Reform the macroeconomic policy framework, don’t abandon it

There is much to learn from recent events, but policymakers should build on the framework that already exists.

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It now looks likely that the cost in terms of lost output and jobs of bringing inflation back to target will be lower in most advanced countries than previously feared. But even as the immediate crisis subsides, there is a growing debate over the policy lessons to be learnt, not just from the inflation shock and the economic handling of the pandemic, but from the entire period since the 2008-9 global financial crisis (GFC). 

This reflects advanced countries’ poor economic record over that period, with low and volatile growth accompanied by very low investment and anaemic productivity growth, rising public debt and weak trade growth.  

A consensus framework

The thirty years preceding the pandemic saw a consensus emerge that the best framework for operating macroeconomic policy comprised independent central banks pursuing inflation targets, transparent fiscal authorities following long-term rules on the size of deficits and level of public debt, and strong regulators tasked with maintaining competition and financial stability.

These institutions were then supported by international organizations – notably the IMF, Financial Stability Board (FSB) and WTO – dedicated to upholding free trade and capital flows and responding to global economic shocks.

Meanwhile government intervention was focused on public goods such as boosting skills, undertaking basic scientific research, ensuring provision of core infrastructure and providing a social safety net.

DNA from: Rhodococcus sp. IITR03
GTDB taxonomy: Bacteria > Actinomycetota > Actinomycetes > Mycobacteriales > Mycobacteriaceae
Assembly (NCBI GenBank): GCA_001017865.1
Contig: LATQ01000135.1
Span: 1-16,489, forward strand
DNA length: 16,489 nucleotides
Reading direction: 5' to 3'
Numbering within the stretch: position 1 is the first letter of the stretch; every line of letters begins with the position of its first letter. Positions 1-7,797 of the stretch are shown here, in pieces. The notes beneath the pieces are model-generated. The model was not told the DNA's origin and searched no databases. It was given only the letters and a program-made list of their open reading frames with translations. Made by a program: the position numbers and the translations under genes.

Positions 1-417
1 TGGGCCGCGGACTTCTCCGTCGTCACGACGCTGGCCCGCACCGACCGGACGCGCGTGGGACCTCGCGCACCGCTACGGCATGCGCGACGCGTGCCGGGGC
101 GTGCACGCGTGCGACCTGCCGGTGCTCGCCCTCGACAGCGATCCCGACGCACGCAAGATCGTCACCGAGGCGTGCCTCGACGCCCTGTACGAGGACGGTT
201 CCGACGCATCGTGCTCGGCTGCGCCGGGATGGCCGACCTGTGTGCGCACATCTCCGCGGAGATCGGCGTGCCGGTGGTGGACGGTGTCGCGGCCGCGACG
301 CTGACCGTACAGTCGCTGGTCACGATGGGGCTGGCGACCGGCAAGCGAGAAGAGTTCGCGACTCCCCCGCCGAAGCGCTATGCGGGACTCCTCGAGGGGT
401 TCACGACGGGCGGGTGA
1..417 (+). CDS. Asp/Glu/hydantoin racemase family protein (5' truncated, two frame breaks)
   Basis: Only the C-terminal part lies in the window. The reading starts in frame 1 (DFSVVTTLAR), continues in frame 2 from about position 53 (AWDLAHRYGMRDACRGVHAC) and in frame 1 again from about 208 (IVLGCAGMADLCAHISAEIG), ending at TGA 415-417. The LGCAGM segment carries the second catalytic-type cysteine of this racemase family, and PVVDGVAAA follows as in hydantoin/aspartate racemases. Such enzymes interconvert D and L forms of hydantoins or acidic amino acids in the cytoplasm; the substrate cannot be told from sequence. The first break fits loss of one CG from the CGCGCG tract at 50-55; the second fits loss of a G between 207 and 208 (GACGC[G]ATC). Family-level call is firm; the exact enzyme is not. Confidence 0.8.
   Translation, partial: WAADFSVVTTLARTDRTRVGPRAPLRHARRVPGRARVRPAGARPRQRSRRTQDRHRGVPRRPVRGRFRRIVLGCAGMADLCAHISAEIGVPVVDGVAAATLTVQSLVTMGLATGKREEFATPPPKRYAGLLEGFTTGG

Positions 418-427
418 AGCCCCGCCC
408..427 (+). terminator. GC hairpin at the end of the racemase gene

The consensus survived the GFC, with a revamped approach to financial regulation and the addition of macro-prudential policies. But it now faces criticism on multiple fronts.

The consensus survived the GFC, with a revamped approach to financial regulation and the addition of macro-prudential policies. But it now faces criticism on multiple fronts.

Critique of the consensus

Some commentators focus on the framework’s implementation, arguing, for example, that monetary policy was kept too loose for too long following the GFC, and that central banks were insufficiently risk averse about the possibility that the energy price shock triggered by Russia’s invasion of Ukraine would feed through into core inflation expectations.

Another view is that the framework is not equipped to deal with what is coming down the tracks – in terms of geopolitical tensions, global market fragmentation, extreme weather, biodiversity loss and health shocks, the requirements of the net zero transition and the impact of transformative technologies. Critically, these factors mean that the way economies operated in the past will be a poor indicator of the way they will operate in the future.